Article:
AI index: ASA 33/001/2009
Date 25 February 2009

Pakistan: Resolve hundreds of Baluch ‘disappearances’

The Pakistani government must immediately act on its commitment to trace hundreds of Baluch victims of enforced disappearances, Amnesty International said today.

The organization also calls on the United Nations to raise the issue of enforced disappearances in Pakistan at the 10th session of the Human Rights Council (Geneva, 2 – 27 March 2009) to follow up on Pakistan’s previous pledges to begin to resolve the issue.

Despite several pledges to resolve the country’s crisis of ‘disappearances’, Pakistan’s new civilian government has not yet provided information about hundreds of cases of people believed to be held secretly by the government as part of the so-called war on terror, or in
response to internal opposition, for instance in Baluchistan. The Chief Minister of Baluchistan pledged in April 2008 that resolving the cases of Baluch
disappearances would be a priority. In May 2008, Senator Babar Awan, the Secretary of the ruling Pakistan People’s Party Reconciliatory Committee on Baluchistan, announced the creation of a committee headed by Nawabzada Haji Lashkri to trace disappeared persons of Baluchistan as part of its efforts to address Baluch grievances.

To date the government has not revealed the findings of its investigations or any actions it has taken to resolve the Baluch enforced disappearance cases.

According to press reports, on 14 February Interior Ministry Adviser Rehman Malik stated that the Baluchistan Chief Minister had given the government an “incomplete list of 800 ‘missing’ people”, of which 200 names on the list had been verified. A hitherto unknown separatist group, the Baluchistan Liberation United Front, on 2 February kidnapped John Solecki, head of the office of the UN High Commissioner of Refugees in Quetta.

The BLUF (not to be confused with the long established Baluchistan Liberation Front) claims that 6,000 Baluch activists have gone “missing”. The BLUF also claims that 141 Baluch women are among the disappeared. The group demanded their release in exchange for Solecki’s return. The Pakistani government has denied the allegations.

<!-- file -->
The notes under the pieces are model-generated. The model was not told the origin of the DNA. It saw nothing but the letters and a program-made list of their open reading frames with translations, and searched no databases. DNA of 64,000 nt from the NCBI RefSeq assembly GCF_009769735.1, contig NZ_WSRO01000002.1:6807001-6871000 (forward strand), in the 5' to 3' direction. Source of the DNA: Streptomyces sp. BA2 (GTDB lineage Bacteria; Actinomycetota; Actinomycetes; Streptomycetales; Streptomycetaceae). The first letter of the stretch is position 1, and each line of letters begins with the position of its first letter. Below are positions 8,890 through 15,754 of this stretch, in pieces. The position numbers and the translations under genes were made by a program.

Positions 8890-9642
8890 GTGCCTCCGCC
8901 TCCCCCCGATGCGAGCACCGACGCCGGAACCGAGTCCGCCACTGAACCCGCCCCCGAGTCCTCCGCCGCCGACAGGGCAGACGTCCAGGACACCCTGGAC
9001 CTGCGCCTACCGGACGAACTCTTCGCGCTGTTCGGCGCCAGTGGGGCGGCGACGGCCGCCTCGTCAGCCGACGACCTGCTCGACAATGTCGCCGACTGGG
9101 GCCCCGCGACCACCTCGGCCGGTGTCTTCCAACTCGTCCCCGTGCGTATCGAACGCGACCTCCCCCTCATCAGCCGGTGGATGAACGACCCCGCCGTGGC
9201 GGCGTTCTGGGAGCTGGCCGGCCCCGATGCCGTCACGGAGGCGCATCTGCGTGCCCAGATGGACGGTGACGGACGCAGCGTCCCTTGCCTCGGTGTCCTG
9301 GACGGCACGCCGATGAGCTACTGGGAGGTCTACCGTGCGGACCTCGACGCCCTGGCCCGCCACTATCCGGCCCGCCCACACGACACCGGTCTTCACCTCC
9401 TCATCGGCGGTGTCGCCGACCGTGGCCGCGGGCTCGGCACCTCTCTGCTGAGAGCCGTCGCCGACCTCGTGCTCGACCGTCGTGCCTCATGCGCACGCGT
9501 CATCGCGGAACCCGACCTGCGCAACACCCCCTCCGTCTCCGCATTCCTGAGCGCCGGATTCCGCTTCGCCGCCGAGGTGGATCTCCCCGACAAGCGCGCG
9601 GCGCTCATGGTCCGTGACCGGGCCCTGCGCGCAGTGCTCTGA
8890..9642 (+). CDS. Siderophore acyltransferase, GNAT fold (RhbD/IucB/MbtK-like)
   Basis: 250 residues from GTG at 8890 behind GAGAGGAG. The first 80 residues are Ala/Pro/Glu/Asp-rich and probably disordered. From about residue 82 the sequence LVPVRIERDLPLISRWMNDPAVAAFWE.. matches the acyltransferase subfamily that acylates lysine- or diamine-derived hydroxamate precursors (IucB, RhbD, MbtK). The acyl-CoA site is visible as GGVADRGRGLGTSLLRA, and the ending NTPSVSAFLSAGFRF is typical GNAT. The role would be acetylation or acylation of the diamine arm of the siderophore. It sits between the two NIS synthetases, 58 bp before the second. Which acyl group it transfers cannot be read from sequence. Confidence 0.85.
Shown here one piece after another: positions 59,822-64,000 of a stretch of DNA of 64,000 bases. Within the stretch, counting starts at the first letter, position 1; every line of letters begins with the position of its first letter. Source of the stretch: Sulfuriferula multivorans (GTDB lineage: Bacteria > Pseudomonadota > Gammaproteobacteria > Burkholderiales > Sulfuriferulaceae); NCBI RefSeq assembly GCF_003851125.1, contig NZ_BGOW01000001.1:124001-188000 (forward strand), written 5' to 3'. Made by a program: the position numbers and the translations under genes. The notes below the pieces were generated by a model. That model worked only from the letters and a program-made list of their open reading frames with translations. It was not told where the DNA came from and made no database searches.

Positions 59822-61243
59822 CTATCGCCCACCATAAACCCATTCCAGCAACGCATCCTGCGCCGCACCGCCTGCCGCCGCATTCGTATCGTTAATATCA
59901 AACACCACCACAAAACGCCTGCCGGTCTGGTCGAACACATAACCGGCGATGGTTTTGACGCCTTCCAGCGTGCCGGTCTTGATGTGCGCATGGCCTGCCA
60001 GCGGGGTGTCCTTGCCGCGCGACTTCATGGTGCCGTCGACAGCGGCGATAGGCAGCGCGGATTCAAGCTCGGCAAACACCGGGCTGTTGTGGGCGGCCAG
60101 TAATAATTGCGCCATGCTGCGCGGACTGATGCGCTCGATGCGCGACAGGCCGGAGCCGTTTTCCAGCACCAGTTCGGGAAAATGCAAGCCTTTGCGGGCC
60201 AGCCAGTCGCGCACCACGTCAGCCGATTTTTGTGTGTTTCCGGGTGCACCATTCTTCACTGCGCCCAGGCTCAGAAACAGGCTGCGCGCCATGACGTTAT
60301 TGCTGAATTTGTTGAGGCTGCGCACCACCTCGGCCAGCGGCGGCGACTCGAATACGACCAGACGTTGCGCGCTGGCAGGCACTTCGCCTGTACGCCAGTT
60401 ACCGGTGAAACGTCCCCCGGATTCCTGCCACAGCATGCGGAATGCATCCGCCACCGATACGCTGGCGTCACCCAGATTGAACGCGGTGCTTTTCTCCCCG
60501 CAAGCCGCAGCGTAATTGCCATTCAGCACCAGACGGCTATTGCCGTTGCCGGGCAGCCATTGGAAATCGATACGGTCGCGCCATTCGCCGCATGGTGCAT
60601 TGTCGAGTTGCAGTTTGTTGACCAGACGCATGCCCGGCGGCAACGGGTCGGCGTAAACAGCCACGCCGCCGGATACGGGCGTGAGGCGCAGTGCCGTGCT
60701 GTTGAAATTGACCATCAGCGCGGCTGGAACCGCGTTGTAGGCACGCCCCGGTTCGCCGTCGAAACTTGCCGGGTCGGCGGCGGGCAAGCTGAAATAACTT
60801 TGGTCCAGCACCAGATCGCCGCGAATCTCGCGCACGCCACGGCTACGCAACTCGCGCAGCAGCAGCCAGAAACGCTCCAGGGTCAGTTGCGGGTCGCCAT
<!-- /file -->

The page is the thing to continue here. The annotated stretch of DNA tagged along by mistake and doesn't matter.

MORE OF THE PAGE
Amnesty International condemns the kidnapping of John Solecki and calls for his immediate and unconditional release and points out that hostage-taking is a crime under international law. Acts of enforced disappearance violate several provisions of Pakistan’s Constitution, including freedom from arbitrary detention, the right to judicial overview of detentions and to human dignity and the prohibition of torture, as well as constituting criminal offences. Pakistan has still not acted on its promise made in May 2008 that it would accede to International Convention for the Protection of All Persons from Enforced Disappearance. At the meeting of the Working Group on the Universal Periodic Review of the UN Human Rights Council (UPR), on 8 May 2008, Pakistan’s representatives declared that its security forces trained in international humanitarian law and were fully accountable. In a written statement in response to the UPR, the permanent representative “vowed to investigate” disappearances.

Amnesty International has on several occasions called the government to account on this issue. In 2008, the organization used official court records and affidavits of victims and witnesses of enforced disappearances to show how government officials, especially from the country’s security and intelligences agencies, were resorting to a variety of tactics to conceal enforced disappearance. These include: denying detention takes place and denying all knowledge of the fate and whereabouts of disappeared persons; refusing to obey judicial orders; concealing the identity of the detaining authorities, for example by transferring the disappeared to other secret locations, threatening harm or re-disappearance and levelling spurious criminal charges to conceal enforced disappearances (See: Amnesty’s report, Denying the Undeniable: Enforced Disappearances in Pakistan Amnesty International urges the Pakistani government to immediately resolve all acts of enforced disappearance; to ensure the immediate release of all persons held in secret detention unless they are transferred to official places of detention, charged with a recognizably criminal offence and remanded by an independent court; and to bring to justice officials found responsible. Victims, including families of those disappeared, should be granted reparations in accordance with international standards.

Baluchistan has a history of insurgency with local groups advocating greater autonomy. Four waves of violent unrest took place in 1948, 1958-59, 1962-63 and 1973-77. In early 2005, tensions in Baluchistan again increased, with numerous clashes reported between security forces and Baluch tribesman. Local people in Baluchistan are demanding a bigger share of the revenue generated by the province’s natural resources, principally natural gas, which they believe now benefit other provinces. A number of Baluchi groups are seeking more rights for the province. Some of these groups have resorted to violence, while others are campaigning peacefully. The Pakistani national government has attempted to suppress this opposition by increasing the military presence in the region. Many people have died at the hands of the security forces in extrajudicial executions and deaths in custody, and thousands of people are reported to have “disappeared”. The confrontation between Baluch nationalists and the state is characterised by human rights abuses committed by all sides.
Public Document
For more information please call Carina Trimingham in Amnesty International’s press office in London, UK, on +44 20 7413 5871 or email: [email protected] International Secretariat, Amnesty International, 1 Easton St., London WC1X 0DW, UK


Courtesy: AI